The author above is a photographer looking for an image. But I thought the quote is appropriate for today's liturgical feast of Epiphany.
     Epiphany is defined as the manifestation or revelation of what is divine, of what is sacred. "To see what I'd see..." I don't know what will be presented to me, to my senses as I turn around the next moment. To know what's coming, to expect something concrete, could make me ignore what is being revealed to me.
     My sitting meditations usually come to this: resting in God. When I am able to get out of the way, this sacred space consumes me, tears flow. I don't question it. I don't analyze it. I just let it flow as the warmth of the tears trickle down to my chin and drip into my folded hands.
     So in my day to day movements, I am invited to keep an open heart, an open mind. Not holding on to anything, not pushing anything away. Then perhaps, like the magi, I will see and be guided by the Divine Star shining and pointing to the Christ within my heart, within everyone's heart.
     Me, a magi, looking for the Messiah to worship, to adore, and to offer myself as gift. Won't that be an Epiphany?

How about you? How is your way of living a preparation, a readiness for the manifestation of the sacred in every aspect of your life?

Where shall I go to escape your spirit?
Where shall I flee from your presence?
If I scale the heavens you are there,
if I lie flat in Sheol, there you are.
If I speed away on the wings of the dawn,
 if I dwell beyond the ocean,
even there your hand will be guiding me,
your right hand holding me fast.
I will say, 'Let the darkness cover me,
and the night wrap itself around me,'
even darkness to you is not dark,
and night is as clear as the day.

-Psalm 139


Non-Violence: My 2010 Vow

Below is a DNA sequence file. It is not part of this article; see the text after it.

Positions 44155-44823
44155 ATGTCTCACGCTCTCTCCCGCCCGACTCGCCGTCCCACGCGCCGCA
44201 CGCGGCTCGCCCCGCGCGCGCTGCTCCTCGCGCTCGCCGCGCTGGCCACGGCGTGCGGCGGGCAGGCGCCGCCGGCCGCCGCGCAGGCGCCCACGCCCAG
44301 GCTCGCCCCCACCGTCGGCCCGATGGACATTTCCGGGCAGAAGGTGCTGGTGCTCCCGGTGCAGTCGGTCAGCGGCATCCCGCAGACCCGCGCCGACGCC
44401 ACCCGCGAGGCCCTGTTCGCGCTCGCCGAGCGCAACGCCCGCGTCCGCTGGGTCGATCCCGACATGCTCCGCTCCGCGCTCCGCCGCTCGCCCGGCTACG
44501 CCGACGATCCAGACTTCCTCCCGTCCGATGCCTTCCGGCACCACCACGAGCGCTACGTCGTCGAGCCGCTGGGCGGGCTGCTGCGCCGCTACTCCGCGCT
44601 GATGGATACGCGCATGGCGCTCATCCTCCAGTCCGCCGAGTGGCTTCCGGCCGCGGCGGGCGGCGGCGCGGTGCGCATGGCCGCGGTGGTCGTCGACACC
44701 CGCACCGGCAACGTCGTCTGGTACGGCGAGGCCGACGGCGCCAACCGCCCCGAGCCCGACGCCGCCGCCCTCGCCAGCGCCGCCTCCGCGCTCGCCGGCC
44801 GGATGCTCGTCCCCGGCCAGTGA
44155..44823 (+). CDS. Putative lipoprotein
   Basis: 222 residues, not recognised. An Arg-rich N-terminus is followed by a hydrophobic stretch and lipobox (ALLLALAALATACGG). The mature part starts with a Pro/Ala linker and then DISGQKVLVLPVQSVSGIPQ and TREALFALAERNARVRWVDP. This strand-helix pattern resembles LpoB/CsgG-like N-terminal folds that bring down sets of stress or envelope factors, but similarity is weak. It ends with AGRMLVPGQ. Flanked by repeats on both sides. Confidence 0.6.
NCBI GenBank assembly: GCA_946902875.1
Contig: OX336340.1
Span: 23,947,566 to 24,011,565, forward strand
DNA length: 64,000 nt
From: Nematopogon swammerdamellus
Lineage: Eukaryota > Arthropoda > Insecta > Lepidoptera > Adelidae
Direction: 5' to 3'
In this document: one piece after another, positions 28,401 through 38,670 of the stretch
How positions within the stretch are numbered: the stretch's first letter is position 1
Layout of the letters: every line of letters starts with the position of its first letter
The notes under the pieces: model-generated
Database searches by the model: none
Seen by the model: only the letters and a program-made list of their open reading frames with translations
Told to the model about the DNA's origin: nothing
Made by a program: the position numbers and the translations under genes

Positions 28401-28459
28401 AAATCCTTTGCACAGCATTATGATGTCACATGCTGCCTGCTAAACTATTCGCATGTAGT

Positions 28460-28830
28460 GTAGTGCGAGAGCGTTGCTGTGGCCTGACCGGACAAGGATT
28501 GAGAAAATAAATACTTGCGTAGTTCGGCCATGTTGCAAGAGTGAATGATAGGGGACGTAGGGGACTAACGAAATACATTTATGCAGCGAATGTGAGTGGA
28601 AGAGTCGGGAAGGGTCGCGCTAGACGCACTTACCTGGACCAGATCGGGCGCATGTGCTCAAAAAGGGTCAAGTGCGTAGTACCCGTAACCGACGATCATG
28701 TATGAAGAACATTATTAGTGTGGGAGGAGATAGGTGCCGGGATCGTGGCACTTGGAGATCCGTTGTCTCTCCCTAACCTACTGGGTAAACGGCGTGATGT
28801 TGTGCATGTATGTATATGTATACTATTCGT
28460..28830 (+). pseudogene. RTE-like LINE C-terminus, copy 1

This year, I vow to study, explore, practice, and live non-violence. By study and explore, I mean to be aware of my responses to unpleasant events that I am subject to at any moment. I start with myself. It's the Benedictine way: continuous conversion of the heart, one's heart, not any one else's.
By being aware of my responses, I give myself the chance to do lectio on it. By reflecting on it, by accepting its invitation, by noticing the prayer that bubbles from within, by hearing God's voice, then perhaps, I will be blessed with the wisdom and the courage to respond calmly, and peacefully, at any given moment.
Practicing and living non-violence, I start with the body by eating only vegetables, fruits (those are mangoes, my favorite fruit, in the photo), grains, nuts, and legumes. How is that non-violent? Animal products can contribute to a higher cholesterol and blood pressure. I am not lucky enough to be born with high tolerance for animal products. It's also good for planet earth. I'll also be more serious about my exercise routine. At 60 this year, I have to be more vigilant about maintaining muscular strength, balance, and flexibility. I will join a couple of short walking events this year. And oh! Massage, yoga, walking on a sunny day, or on a rainy day like today with my wife.
The body is the temple of the Spirit. It is thankfulness and reverence to be a good steward of this wonderful work of his hand, the word made flesh, of love manifest.

What about you? What are you doing this year to take care of your body, the temple of the Spirit? Can you celebrate with your body, no matter what you or others may think about it?

For it was you 
who formed my inmost parts;
you knit me together 
in my mother's womb.
I praise you for I am fearfully 
and wonderfully made.
Wonderful are your works;
that I know very well.

-Psalm 139